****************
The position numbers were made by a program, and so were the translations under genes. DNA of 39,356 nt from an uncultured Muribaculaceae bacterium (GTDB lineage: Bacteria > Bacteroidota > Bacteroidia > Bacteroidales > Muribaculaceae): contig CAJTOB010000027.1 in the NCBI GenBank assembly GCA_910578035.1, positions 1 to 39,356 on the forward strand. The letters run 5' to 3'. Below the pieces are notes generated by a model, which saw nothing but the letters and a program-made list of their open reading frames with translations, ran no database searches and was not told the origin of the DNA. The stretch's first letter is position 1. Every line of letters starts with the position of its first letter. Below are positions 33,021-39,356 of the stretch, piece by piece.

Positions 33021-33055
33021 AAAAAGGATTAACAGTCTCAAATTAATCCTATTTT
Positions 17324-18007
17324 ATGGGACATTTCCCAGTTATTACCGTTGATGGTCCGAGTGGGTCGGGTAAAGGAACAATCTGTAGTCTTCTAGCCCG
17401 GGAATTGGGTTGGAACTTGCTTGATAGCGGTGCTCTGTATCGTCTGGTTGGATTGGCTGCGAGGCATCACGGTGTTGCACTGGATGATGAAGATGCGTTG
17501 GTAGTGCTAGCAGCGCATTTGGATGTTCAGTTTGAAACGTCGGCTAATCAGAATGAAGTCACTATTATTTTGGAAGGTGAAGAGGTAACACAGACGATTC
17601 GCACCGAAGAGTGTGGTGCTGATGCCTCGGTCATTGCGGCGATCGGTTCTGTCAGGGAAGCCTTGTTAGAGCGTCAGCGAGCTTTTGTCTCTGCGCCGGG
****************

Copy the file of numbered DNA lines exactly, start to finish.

The position numbers were made by a program, and so were the translations under genes. DNA of 39,356 nt from an uncultured Muribaculaceae bacterium (GTDB lineage: Bacteria > Bacteroidota > Bacteroidia > Bacteroidales > Muribaculaceae): contig CAJTOB010000027.1 in the NCBI GenBank assembly GCA_910578035.1, positions 1 to 39,356 on the forward strand. The letters run 5' to 3'. Below the pieces are notes generated by a model, which saw nothing but the letters and a program-made list of their open reading frames with translations, ran no database searches and was not told the origin of the DNA. The stretch's first letter is position 1. Every line of letters starts with the position of its first letter. Below are positions 33,021-39,356 of the stretch, piece by piece.

Positions 33021-33055
33021 AAAAAGGATTAACAGTCTCAAATTAATCCTATTTT
Positions 17324-18007
17324 ATGGGACATTTCCCAGTTATTACCGTTGATGGTCCGAGTGGGTCGGGTAAAGGAACAATCTGTAGTCTTCTAGCCCG
17401 GGAATTGGGTTGGAACTTGCTTGATAGCGGTGCTCTGTATCGTCTGGTTGGATTGGCTGCGAGGCATCACGGTGTTGCACTGGATGATGAAGATGCGTTG
17501 GTAGTGCTAGCAGCGCATTTGGATGTTCAGTTTGAAACGTCGGCTAATCAGAATGAAGTCACTATTATTTTGGAAGGTGAAGAGGTAACACAGACGATTC
17601 GCACCGAAGAGTGTGGTGCTGATGCCTCGGTCATTGCGGCGATCGGTTCTGTCAGGGAAGCCTTGTTAGAGCGTCAGCGAGCTTTTGTCTCTGCGCCGGG